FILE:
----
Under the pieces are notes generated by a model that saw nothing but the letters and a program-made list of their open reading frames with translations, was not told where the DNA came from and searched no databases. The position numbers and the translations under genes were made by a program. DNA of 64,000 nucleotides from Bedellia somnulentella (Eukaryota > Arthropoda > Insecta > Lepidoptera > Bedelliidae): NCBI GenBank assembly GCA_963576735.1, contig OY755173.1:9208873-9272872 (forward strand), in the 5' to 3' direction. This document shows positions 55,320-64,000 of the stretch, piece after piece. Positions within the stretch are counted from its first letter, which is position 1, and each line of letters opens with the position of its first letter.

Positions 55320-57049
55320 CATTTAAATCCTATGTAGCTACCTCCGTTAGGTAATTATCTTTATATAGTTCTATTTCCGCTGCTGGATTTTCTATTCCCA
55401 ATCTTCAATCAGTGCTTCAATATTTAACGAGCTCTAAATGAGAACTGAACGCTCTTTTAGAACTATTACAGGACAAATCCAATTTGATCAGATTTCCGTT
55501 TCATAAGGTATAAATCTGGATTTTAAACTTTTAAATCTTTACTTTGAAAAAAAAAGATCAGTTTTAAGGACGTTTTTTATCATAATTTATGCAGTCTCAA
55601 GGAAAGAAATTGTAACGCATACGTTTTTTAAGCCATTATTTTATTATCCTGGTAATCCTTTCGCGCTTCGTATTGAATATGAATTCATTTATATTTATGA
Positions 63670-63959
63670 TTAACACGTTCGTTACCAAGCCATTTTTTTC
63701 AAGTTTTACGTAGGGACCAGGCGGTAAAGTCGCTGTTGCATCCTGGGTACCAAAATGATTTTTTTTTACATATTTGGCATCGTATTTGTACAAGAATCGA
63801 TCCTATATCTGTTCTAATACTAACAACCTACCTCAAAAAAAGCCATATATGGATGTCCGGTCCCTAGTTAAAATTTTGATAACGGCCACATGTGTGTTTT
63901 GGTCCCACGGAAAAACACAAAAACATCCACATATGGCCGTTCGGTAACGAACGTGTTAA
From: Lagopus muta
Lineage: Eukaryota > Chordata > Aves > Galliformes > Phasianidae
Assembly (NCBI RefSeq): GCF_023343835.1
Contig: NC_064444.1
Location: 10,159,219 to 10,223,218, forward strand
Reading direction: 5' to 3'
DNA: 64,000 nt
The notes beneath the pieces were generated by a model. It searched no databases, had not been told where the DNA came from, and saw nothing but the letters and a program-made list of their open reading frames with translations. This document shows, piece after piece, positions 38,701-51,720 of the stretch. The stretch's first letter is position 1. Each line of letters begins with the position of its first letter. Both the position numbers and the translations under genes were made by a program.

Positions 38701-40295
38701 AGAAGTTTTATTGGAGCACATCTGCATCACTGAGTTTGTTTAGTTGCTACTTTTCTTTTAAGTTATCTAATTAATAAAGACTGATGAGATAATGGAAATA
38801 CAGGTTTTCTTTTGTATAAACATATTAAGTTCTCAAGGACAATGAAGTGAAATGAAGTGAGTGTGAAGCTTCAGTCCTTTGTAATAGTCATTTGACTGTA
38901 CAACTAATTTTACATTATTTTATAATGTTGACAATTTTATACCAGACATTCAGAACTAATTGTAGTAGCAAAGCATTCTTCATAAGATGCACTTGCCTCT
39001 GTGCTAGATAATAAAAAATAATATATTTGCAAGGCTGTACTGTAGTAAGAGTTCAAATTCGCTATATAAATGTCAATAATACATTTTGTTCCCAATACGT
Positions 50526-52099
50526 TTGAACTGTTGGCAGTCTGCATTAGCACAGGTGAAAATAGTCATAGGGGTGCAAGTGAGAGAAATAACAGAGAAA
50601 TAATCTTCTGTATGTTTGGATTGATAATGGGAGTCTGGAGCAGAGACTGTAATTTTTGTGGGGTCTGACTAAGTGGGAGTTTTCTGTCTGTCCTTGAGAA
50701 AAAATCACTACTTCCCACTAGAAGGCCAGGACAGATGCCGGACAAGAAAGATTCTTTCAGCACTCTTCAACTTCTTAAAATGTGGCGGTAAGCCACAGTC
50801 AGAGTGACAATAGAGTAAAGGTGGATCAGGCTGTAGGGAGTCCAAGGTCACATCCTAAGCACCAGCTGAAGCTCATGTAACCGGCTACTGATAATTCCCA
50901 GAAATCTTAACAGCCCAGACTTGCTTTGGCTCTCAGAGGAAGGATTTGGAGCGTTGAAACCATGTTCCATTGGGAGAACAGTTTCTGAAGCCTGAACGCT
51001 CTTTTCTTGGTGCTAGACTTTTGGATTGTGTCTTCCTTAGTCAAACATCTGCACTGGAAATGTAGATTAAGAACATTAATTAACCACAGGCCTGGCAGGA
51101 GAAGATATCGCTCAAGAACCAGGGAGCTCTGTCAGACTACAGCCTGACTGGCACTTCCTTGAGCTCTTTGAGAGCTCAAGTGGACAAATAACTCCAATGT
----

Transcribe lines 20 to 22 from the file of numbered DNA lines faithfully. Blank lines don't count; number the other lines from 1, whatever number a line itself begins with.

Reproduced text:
Positions 38701-40295
38701 AGAAGTTTTATTGGAGCACATCTGCATCACTGAGTTTGTTTAGTTGCTACTTTTCTTTTAAGTTATCTAATTAATAAAGACTGATGAGATAATGGAAATA
38801 CAGGTTTTCTTTTGTATAAACATATTAAGTTCTCAAGGACAATGAAGTGAAATGAAGTGAGTGTGAAGCTTCAGTCCTTTGTAATAGTCATTTGACTGTA